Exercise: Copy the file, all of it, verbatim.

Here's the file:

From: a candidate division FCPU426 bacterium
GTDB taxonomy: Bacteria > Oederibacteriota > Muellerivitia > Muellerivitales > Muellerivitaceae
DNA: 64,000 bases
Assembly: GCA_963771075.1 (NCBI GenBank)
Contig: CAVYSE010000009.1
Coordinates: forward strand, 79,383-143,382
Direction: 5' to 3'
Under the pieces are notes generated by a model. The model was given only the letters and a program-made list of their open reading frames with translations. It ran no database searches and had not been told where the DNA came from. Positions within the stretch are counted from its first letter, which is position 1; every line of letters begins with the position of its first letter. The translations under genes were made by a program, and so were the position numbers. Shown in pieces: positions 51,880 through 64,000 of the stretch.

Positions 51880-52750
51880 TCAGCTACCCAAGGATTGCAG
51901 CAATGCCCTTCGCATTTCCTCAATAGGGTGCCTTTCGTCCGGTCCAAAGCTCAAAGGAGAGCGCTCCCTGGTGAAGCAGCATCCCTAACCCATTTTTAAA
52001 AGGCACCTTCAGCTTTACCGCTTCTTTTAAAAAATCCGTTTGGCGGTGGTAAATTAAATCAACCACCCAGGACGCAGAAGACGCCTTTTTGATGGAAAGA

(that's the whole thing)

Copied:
From: a candidate division FCPU426 bacterium
GTDB taxonomy: Bacteria > Oederibacteriota > Muellerivitia > Muellerivitales > Muellerivitaceae
DNA: 64,000 bases
Assembly: GCA_963771075.1 (NCBI GenBank)
Contig: CAVYSE010000009.1
Coordinates: forward strand, 79,383-143,382
Direction: 5' to 3'
Under the pieces are notes generated by a model. The model was given only the letters and a program-made list of their open reading frames with translations. It ran no database searches and had not been told where the DNA came from. Positions within the stretch are counted from its first letter, which is position 1; every line of letters begins with the position of its first letter. The translations under genes were made by a program, and so were the position numbers. Shown in pieces: positions 51,880 through 64,000 of the stretch.

Positions 51880-52750
51880 TCAGCTACCCAAGGATTGCAG
51901 CAATGCCCTTCGCATTTCCTCAATAGGGTGCCTTTCGTCCGGTCCAAAGCTCAAAGGAGAGCGCTCCCTGGTGAAGCAGCATCCCTAACCCATTTTTAAA
52001 AGGCACCTTCAGCTTTACCGCTTCTTTTAAAAAATCCGTTTGGCGGTGGTAAATTAAATCAACCACCCAGGACGCAGAAGACGCCTTTTTGATGGAAAGA